IGN Review of My Chinese Coach
Last year Ubisoft released My French Coach and My Spanish Coach for the Nintendo DS, successfully cashing in on the growing demand for language games that allow people to quickly pick up on the basics. This year they've once again teamed up with developer Sensory Sweep in order to capitalize on the need for Mandarin speakers outside of China. Although making Chinese accessible to everyone is certainly a step in the right direction, My Chinese Coach sometimes proves to be a tangled web of frustration and confusion rather than an enjoyable learning experience.
There are plenty of reasons to want to make a game like this. China is home to a fifth of the globe's total population and is quickly becoming an important economic and political player on the world stage. It's only natural game developers would want to cash in on this. But Chinese isn't something Westerners can just "pick up" like French or Spanish. For one thing, Chinese has very little in common with the European language family. Not only is the writing system vastly different (consisting of pictographs as opposed to an alphabet), but the language itself is both analytic and tonal, with four basic tones and one toneless tone. Trying to teach all of this outside a proper classroom setting would be a formidable task for anyone, but Sensory Sweep seems to struggle with this new, complicated dynamic.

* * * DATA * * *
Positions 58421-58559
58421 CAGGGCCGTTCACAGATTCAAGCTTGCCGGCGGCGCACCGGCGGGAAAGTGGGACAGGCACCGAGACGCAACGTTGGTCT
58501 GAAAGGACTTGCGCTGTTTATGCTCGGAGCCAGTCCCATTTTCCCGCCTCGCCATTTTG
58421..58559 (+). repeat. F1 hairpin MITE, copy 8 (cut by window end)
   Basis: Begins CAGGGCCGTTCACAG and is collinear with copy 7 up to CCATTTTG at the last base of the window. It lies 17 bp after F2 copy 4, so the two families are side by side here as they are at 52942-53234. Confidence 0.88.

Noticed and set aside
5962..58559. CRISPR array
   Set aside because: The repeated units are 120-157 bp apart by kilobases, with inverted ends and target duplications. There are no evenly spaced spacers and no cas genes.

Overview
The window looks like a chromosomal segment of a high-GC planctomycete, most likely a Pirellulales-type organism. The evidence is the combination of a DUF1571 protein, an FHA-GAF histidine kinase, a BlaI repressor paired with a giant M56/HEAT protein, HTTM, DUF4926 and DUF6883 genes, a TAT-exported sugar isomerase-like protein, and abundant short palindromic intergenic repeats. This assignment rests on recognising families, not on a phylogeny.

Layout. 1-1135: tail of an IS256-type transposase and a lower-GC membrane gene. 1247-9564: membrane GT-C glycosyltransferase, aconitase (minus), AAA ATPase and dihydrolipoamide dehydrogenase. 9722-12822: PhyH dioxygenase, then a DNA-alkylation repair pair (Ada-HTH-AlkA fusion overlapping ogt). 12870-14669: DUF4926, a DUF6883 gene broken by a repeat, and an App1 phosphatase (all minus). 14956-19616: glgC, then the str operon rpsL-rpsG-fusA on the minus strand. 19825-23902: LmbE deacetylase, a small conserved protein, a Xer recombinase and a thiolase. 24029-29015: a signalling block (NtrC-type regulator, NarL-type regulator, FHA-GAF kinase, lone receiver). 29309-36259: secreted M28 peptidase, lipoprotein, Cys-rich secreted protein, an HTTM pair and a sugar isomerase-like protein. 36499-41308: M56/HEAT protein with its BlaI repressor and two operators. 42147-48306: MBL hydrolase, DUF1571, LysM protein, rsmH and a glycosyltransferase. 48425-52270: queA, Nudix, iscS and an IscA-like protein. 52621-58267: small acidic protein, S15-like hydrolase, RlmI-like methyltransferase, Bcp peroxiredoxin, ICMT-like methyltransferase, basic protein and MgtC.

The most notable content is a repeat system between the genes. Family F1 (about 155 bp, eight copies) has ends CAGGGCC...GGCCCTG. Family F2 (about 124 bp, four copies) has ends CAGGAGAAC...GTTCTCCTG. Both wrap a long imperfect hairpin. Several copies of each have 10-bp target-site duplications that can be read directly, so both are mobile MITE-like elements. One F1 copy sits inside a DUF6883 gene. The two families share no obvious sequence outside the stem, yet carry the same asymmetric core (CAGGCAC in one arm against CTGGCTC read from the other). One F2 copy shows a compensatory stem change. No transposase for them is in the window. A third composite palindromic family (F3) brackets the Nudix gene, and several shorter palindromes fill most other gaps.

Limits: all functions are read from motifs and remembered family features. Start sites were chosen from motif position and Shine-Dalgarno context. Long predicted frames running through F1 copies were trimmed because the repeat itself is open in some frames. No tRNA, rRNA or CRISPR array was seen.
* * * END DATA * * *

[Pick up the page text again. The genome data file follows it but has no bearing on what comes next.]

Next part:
Like the other My Language titles, My Chinese Coach consists of a series of games (many featured in previous My Coach titles) designed to teach players the language in various ways. Games like "Hit-a-Word", "Multiple Choice" and "Memory" quickly help players visually recognize written characters, which is helpful for reading skills. But the writing portion of My Chinese Coach is a major problem. The tutorials that show you HOW to write a character in Chinese are ridiculously fast. Unless players already have a basic grasp of how to write in Chinese (and it's safe to assume they don't) it's virtually impossible to understand both the stroke count and line order for a character. It doesn't help that the game will judge your writing skills arbitrarily at times, making games like "Fading Characters" uber-frustrating.
On top of that My Chinese Coach has a hard time teaching the proper pronunciation of words, due mostly to the muffled audio on the DS system. It's often a struggle to hear the speaker, even with the volume turned up. And since Mandarin has quite a few sounds that have no exact English equivalent, players may become exasperated when they play back their own voice in the "Speak" option of the game and realize it sounds nothing like what they just heard.
©2008-11-14, IGN Entertainment, Inc. All Rights Reserved